- You have a dependent child or stepchild. Note, however, that a foster child does not qualify under this provision of the tax code, but does qualify under the head-of-household status.
- Your spouse died within 2 years before the tax filing year.
- You were entitled to file a joint return with your spouse when you spouse died, regardless of whether you actually filed a joint return.
- You did not remarry by the end of the year for which you are filing a return.
- Except for temporary absences, such as being away for school, the child must have lived with you for the entire year. However, any qualifying child that was born or died during the year is considered to have lived with you for the entire year if the child lived with you during the year while he or she was alive.
- You provided more than half of the cost for the home for the year. Qualifying costs include the same household expenses used for determining head-of-household status:
- utility charges
- property insurance
- food eaten in the home
- property taxes
- mortgage interest expenses and
- other household expenses
Note that the Qualifying Surviving Spouse status differs from the head-of-household status by not counting foster children as qualified dependents under this provision and by requiring that the child must have lived with you for the entire year instead of just more than ½ year required for head-of-household status.
Married Filing Jointly or Separately
For spouses who live in a separate property state, a joint filing saves on taxes, if 1 spouse earns most of the household income. In community property states or if earnings are more equal, then taxes should be calculated for both a joint and separate filing to determine which yields the lowest taxes. Although the tax brackets for married filing separately are lower for incomes above $34,500, filing separately allows larger amounts of medical expenses, casualty losses and miscellaneous deductions to be deducted because these deductions must exceed a certain percentage of adjusted gross income, which would be lower for a spouse filing separately, especially if they both earned substantial sums of money. However, a disadvantage of filing separately is that both spouses must either itemize deductions or claim the standard deduction. Furthermore, MFS filers cannot claim either the deduction for college tuition expenses or the student loan interest deduction.
Certain tax benefits are only available to joint filers, especially if 1 spouse has little or no income. For instance, the working spouse can claim an IRA deduction for a nonworking spouse. Although a couple filing separately can claim an IRA contribution, the phaseout limit for a married person filing separately is $10,000 of modified adjusted gross income (MAGI), which, for most individuals, equals adjusted gross income. Since this is much less than what most people earn, filing separately effectively eliminates IRA deductions. For couples filing separately, the alternative minimum tax exemption and the right to deduct up to $3,000 of net capital losses against other income is ½ of the amount available to joint and other filers. Moreover, a spouse filing separately may not claim the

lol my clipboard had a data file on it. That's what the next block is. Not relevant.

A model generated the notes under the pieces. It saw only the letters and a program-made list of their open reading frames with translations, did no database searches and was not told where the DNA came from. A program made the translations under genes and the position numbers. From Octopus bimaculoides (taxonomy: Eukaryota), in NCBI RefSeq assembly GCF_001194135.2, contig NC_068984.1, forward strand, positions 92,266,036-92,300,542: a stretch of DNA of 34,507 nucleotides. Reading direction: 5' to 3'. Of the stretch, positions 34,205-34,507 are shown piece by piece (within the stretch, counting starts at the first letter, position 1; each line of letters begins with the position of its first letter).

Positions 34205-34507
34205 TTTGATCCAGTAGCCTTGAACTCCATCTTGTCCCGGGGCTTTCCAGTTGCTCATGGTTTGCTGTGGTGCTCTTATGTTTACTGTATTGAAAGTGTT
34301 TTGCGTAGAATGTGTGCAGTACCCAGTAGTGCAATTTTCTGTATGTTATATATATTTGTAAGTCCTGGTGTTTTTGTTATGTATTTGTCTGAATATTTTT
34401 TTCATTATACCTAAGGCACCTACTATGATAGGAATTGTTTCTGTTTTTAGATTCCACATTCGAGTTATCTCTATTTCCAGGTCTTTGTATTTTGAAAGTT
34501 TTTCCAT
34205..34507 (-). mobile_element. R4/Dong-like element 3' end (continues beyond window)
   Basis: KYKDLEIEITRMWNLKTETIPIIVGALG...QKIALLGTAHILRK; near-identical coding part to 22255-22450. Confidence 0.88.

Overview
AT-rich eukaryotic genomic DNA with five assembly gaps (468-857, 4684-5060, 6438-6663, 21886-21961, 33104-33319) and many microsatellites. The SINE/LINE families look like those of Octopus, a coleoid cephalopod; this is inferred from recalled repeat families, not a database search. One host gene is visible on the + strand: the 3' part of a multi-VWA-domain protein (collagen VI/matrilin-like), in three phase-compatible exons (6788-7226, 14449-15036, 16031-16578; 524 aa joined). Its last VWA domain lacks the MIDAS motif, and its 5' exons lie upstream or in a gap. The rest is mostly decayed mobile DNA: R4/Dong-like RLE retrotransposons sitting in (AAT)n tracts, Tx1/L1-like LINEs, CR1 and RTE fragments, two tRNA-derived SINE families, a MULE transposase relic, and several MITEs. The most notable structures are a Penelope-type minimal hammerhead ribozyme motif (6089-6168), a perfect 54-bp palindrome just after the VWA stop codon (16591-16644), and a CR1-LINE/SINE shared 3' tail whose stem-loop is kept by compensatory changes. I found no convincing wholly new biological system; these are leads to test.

- credit for the elderly or the permanently disabled
- child and dependent care credit
- earned income credit
- adoption credit
- educational credits
- healthcare premium tax credit, unless the spouse is a victim of domestic violence
Additionally, 85% of Social Security benefits are includable in gross income for married couples who file separately, and disadvantageous premium surcharge rules for Medicare Part B and Part D premiums apply to spouses filing separately who live together at any time during the year.
Spouses can file a joint return only if:
- their tax years begin on the same date
- they are married and not legally separated on the last day of the tax year
- neither is a nonresident alien during the tax year, unless the nonresident alien is willing to be taxed on his worldwide income and supply all the necessary information to determine tax liability. If a nonresident alien earns a considerable income outside of the United States, then the couple should not file a joint return, since the nonresident's global income will be subject to United States tax.
A married-filing-separately return can be amended to a joint return by filing Form 1040X, Amended U. S. Individual Income Tax Return within 3 years of the original due date, without extensions, of the separate returns. However, the reverse is not true: separate returns cannot be amended to a joint return unless one spouse is deceased, in which case, the executor of the estate has one year from the due date plus extensions to change a joint filing to a separate filing.
Both spouses must sign a joint return. If a spouse is incapacitated and unable to sign, then the other spouse can sign for the disabled spouse by writing the disabled spouse's name followed by the words "by (signer's name), Husband or Wife, whichever the case may be, while supplying the following information:
- tax year for the filing
- type of form being filed
- reason why the other spouse cannot sign, and
- the other spouse has consented to the signing